China’s Unique Role In World Trade And The U.S. Response

Tuesday, November 19, 2013 - 13:17

The Editor interviews Alan H. Price, Chair of the International Trade Practice, and Timothy C. Brightbill, Partner in the International Trade Practice at Wiley Rein LLP.

Editor: Please tell us about your professional backgrounds.

Price: I have been practicing international trade law for 30 years. In law school I was a member of the International Trade Journal and interned at the ITC. I clerked at the U.S. Claims Court. Since I left the Claims Court in 1984, I have been working on various trade remedy matters, first at Daniels, Houlihan & Palmeter and Mudge Rose, before I joined Wiley in 1987, where I have built a large practice. I have authored numerous papers on trade issues relating to China and have been lead counsel on many trade remedy cases and counsel on many WTO cases. Among the industries I have worked for are photographic paper, newspaper printing presses, steel products of almost every variety, lined paper, hand tools, etc.

I have practiced before the ITC, the Commerce Department, the federal courts and the WTO. I am president of the Committee to Support U.S. Trade Laws, which is the leading trade association representing U.S. producer interests on trade law issues.

Brightbill: Before joining Wiley Rein in 1996, I worked on Capitol Hill both before and after law school. After law school, I was counsel to the House Small Business Committee. Since joining Wiley, I have focused on trade remedy cases and trade policy issues, working very closely with Alan. I am also the vice-chair of the Industry Trade Advisory Committee on Services and Finance Industries, also known as ITAC 10. This is the private-sector group that advises the U.S. government on trade negotiations, enabling us to review the language of trade agreements as they are being negotiated and provide government negotiators with input and advice. This is also my 11th year as an adjunct professor at Georgetown University Law Center, where I teach international trade and regulation.

Editor: Many countries other than the usual suspects (the EU, the U.S., etc.) are now using trade remedies. Is China participating in this trend?

Price: Such countries as China, India, and Brazil are increasingly using trade remedies, but there is great variation in the degree to which they are actually complying with WTO requirements in the usage of the law. This is a logical outgrowth of our trade agreements and, if done correctly, augurs for the opening of markets where trade laws can be used effectively. The problem is, in many cases, particularly China, the laws are not being used in a WTO-consistent manner but are being used for political purposes. For example, cases are filed as direct retaliation in reaction to U.S. cases brought against China rather than because an industry is actually injured.

Brightbill: Countries, particularly developing countries, are free to use these trade laws and are making increasing use of them. In some cases they do not conduct their investigations of possible violations in an impartial and transparent way, thus violating the international rules that are set in this area. We have seen that time and again where China imposes trade restrictions on the U.S. without the facts to back them up. Wiley Rein primarily represents U.S. companies and U.S. industries that are using the trade laws because they are suffering from unfair trade practices from China and other countries. We are one of the very few law firms that specializes in helping U.S. companies use these trade laws to their benefit.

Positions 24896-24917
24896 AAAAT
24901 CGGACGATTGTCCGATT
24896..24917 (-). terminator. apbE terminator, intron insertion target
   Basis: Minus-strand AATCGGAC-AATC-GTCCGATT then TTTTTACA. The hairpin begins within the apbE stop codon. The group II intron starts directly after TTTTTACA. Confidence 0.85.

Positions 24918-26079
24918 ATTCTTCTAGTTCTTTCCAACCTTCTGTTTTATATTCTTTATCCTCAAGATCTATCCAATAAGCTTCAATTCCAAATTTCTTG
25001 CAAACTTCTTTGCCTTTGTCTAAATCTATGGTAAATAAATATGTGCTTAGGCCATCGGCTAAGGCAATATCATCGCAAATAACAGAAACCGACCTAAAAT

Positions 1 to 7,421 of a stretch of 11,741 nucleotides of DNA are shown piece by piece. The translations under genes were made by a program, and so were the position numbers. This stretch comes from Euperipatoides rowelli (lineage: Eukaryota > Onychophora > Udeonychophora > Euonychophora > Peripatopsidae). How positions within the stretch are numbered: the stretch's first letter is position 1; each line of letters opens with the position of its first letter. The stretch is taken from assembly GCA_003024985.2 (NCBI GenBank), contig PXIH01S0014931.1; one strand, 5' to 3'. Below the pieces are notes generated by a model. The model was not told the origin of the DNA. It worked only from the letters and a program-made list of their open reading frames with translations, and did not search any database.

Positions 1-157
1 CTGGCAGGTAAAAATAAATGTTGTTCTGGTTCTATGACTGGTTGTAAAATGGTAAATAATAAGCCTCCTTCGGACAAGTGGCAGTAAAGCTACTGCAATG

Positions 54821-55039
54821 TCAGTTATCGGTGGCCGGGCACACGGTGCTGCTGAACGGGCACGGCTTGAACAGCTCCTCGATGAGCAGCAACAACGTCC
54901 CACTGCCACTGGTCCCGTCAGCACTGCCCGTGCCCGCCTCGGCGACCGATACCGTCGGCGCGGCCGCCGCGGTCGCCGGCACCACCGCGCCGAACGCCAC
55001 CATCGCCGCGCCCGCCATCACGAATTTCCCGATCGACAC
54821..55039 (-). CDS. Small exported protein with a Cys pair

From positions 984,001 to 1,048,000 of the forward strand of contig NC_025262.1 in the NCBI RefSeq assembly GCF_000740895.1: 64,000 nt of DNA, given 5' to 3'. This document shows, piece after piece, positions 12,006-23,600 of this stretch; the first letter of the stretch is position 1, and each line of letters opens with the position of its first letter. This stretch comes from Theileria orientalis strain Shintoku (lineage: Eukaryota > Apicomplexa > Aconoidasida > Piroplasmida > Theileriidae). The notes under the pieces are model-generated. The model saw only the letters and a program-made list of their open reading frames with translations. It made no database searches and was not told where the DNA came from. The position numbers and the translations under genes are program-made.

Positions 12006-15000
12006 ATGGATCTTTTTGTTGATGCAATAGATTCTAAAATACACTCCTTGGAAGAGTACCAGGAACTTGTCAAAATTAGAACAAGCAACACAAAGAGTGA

Editor: Please discuss the challenges for the American steel industry vis-à-vis Chinese trade barriers.

Price: China has built the world’s largest steel industry even though it is the least profitable steel industry in the world, which the Chinese acknowledge. The main challenges that we face relate to the fact that this is all being done with state support and state control – most of the steel companies are directly or indirectly state-owned enterprises. China has prevented foreign investment in the Chinese steel industry because it is considered a national priority. Essentially, China has embarked on the classic Communist plan of controlling the “commanding heights” of the economy. Their main quest is to be able to produce cheap steel unmindful of economic returns. That basically means there is enormous excess global overcapacity challenging the entire global market. U.S. industry has to compete in this unfair environment, where decisions on investment and pricing are not being made by classical market principles.  It is an enormous challenge for the U.S. steel industry, but this challenge is repeated in other industries such as aluminum and solar. China systematically distorts the overall competitive environment to encourage production not only of steel but also steel-containing goods in China. We see this pattern over and over again throughout the Chinese economy. It is a very deliberate effort to transfer the world’s production and economic power from the rest of the world to China.

We represent Nucor, the largest steel producer in the United States, in tackling many of these major challenges – whether it is misaligned currency (potentially the biggest trade-distorting subsidy) or excess capacity in China based on state ownership. Normally, when too much capacity is built, the market corrects it, but with China there is no correcting mechanism except to drive companies in the free world out of business. Chinese dominance causes tremendous harm to U.S. producers of steel but also steel-containing goods, aluminum-containing goods, and solar panels.

Brightbill: The challenges that the American steel industry faces with respect to China are: (1) unprecedented growth in Chinese steel capacity, equivalent to six times the entire North American steel industry and more excess capacity than Japanese, European, and U.S. production combined; (2) massive subsidies – grants, loan guarantees, regulatory preferences; (3) state-owned enterprises where U.S. companies are competing against the Chinese government, not just Chinese industries; (4) and blockage of U.S. companies from investing in the Chinese steel industries by China’s law and regulation.